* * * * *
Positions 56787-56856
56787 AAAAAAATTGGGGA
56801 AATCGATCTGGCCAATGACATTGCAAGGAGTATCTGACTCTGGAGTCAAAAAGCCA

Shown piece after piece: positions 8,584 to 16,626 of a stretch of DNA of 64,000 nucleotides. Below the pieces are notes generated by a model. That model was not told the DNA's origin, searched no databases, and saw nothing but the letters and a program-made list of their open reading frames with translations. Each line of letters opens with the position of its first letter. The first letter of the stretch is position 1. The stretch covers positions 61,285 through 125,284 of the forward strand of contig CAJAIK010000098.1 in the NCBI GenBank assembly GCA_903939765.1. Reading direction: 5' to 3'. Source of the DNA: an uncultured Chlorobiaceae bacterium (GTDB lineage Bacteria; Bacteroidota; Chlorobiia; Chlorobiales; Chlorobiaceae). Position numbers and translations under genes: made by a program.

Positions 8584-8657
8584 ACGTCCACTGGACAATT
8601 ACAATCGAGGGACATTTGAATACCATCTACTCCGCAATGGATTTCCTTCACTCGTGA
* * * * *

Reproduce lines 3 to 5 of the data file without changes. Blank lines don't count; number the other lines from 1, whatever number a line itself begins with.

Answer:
56801 AATCGATCTGGCCAATGACATTGCAAGGAGTATCTGACTCTGGAGTCAAAAAGCCA

Shown piece after piece: positions 8,584 to 16,626 of a stretch of DNA of 64,000 nucleotides. Below the pieces are notes generated by a model. That model was not told the DNA's origin, searched no databases, and saw nothing but the letters and a program-made list of their open reading frames with translations. Each line of letters opens with the position of its first letter. The first letter of the stretch is position 1. The stretch covers positions 61,285 through 125,284 of the forward strand of contig CAJAIK010000098.1 in the NCBI GenBank assembly GCA_903939765.1. Reading direction: 5' to 3'. Source of the DNA: an uncultured Chlorobiaceae bacterium (GTDB lineage Bacteria; Bacteroidota; Chlorobiia; Chlorobiales; Chlorobiaceae). Position numbers and translations under genes: made by a program.

Positions 8584-8657